@article{Kuncheva2017,
title = {Restricted set classification: Who is there?},
author = {Ludmila I Kuncheva and Juan José Rodríguez and Aaron S Jackson},
url = {https://www.sciencedirect.com/science/article/pii/S0031320316302412},
doi = {10.1016/j.patcog.2016.08.028},
issn = {0031-3203},
year = {2017},
date = {2017-03-01},
journal = {Pattern Recognition},
volume = {63},
pages = {158-170},
abstract = {We consider a problem where a set X of N objects (instances) coming from c classes have to be classified simultaneously. A restriction is imposed on X in that the maximum possible number of objects from each class is known, hence we dubbed the problem who-is-there? We compare three approaches to this problem: (1) independent classification whereby each object is labelled in the class with the largest posterior probability; (2) a greedy approach which enforces the restriction; and (3) a theoretical approach which, in addition, maximises the likelihood of the label assignment, implemented through the Hungarian assignment algorithm. Our experimental study consists of two parts. The first part includes a custom-made chess data set where the pieces on the chess board must be recognised together from an image of the board. In the second part, we simulate the restricted set classification scenario using 96 datasets from a recently collated repository (University of Santiago de Compostela, USC). Our results show that the proposed approach (3) outperforms approaches (1) and (2).},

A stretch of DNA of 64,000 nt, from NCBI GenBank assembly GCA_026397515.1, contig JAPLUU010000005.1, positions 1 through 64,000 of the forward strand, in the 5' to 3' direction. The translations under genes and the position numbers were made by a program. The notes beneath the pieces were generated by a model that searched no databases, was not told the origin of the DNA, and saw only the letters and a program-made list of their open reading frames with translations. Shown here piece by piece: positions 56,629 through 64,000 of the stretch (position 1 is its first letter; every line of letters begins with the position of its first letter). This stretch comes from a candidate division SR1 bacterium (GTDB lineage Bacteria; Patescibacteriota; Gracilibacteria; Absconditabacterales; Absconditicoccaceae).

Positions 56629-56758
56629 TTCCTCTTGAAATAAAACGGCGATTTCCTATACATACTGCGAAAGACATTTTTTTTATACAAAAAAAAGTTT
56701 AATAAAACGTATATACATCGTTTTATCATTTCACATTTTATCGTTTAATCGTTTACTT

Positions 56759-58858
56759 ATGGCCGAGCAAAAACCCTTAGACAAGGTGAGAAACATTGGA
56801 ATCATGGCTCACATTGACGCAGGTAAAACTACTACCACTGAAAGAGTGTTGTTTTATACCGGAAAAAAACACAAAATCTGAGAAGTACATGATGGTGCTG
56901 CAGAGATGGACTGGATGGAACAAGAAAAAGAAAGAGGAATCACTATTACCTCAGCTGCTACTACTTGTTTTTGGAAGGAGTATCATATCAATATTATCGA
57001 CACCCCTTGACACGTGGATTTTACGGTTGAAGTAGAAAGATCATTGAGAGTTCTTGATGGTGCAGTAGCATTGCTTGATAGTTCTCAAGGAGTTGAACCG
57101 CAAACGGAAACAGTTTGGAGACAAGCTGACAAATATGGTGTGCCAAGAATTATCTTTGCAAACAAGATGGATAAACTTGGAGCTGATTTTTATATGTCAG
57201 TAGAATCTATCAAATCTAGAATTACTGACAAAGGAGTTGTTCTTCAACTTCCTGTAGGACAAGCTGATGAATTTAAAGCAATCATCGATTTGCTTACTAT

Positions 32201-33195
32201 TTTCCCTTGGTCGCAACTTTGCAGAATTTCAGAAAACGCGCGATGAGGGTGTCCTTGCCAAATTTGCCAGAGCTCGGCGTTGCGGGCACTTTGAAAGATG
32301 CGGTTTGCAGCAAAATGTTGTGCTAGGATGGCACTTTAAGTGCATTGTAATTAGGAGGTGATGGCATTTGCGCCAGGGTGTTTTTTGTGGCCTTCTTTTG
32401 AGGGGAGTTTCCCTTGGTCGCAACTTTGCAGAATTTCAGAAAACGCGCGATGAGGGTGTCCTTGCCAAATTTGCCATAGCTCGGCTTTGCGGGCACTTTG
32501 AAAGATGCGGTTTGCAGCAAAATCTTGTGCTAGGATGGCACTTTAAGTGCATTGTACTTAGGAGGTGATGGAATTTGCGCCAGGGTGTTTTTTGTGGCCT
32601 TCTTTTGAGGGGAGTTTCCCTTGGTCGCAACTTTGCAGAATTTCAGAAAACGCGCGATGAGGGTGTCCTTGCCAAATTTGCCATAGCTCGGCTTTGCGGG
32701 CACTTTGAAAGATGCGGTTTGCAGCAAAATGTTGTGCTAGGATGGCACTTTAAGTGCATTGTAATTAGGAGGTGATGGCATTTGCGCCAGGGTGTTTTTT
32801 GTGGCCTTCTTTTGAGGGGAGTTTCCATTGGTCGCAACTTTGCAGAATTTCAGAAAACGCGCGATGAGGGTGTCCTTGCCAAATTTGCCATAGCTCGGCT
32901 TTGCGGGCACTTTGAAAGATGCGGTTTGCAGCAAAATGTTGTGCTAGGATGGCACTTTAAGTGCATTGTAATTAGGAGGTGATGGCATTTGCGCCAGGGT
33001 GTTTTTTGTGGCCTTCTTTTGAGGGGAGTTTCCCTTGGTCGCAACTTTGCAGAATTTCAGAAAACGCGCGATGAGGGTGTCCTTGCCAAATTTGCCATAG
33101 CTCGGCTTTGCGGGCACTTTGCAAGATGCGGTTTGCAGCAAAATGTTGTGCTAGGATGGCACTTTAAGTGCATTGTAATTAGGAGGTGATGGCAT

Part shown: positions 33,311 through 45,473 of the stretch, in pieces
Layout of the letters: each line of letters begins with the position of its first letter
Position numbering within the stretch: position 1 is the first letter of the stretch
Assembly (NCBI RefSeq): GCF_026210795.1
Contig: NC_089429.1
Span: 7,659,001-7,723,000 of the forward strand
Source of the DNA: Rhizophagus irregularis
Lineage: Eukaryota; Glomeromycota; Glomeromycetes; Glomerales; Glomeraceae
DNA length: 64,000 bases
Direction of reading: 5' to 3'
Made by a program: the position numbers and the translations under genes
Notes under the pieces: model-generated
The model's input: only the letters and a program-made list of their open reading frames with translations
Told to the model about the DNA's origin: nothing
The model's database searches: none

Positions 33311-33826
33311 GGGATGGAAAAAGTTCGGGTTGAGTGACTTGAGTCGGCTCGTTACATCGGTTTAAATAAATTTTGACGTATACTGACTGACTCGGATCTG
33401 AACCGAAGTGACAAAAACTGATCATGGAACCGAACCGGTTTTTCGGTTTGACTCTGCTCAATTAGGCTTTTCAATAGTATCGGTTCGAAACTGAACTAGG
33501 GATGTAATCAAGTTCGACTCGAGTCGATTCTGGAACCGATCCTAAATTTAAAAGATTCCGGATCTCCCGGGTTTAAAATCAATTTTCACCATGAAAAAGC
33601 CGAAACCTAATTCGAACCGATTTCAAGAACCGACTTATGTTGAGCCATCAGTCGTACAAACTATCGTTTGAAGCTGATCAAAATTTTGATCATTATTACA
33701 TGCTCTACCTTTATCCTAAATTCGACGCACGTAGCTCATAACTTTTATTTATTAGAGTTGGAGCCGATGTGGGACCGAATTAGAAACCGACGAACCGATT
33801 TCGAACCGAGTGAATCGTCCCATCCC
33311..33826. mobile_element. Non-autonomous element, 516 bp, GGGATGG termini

keywords = {Chess pieces classification, Compound decision problem, Object classification, Pattern recognition, Restricted set classification},
pubstate = {published},
tppubtype = {article}
}

We consider a problem where a set X of N objects (instances) coming from c classes have to be classified simultaneously. A restriction is imposed on X in that the maximum possible number of objects from each class is known, hence we dubbed the problem who-is-there? We compare three approaches to this problem: (1) independent classification whereby each object is labelled in the class with the largest posterior probability; (2) a greedy approach which enforces the restriction; and (3) a theoretical approach which, in addition, maximises the likelihood of the label assignment, implemented through the Hungarian assignment algorithm. Our experimental study consists of two parts. The first part includes a custom-made chess data set where the pieces on the chess board must be recognised together from an image of the board. In the second part, we simulate the restricted set classification scenario using 96 datasets from a recently collated repository (University of Santiago de Compostela, USC). Our results show that the proposed approach (3) outperforms approaches (1) and (2).

We use cookies to ensure that we give you the best experience on our website. If you continue to use this site we will assume that you are happy with it.Ok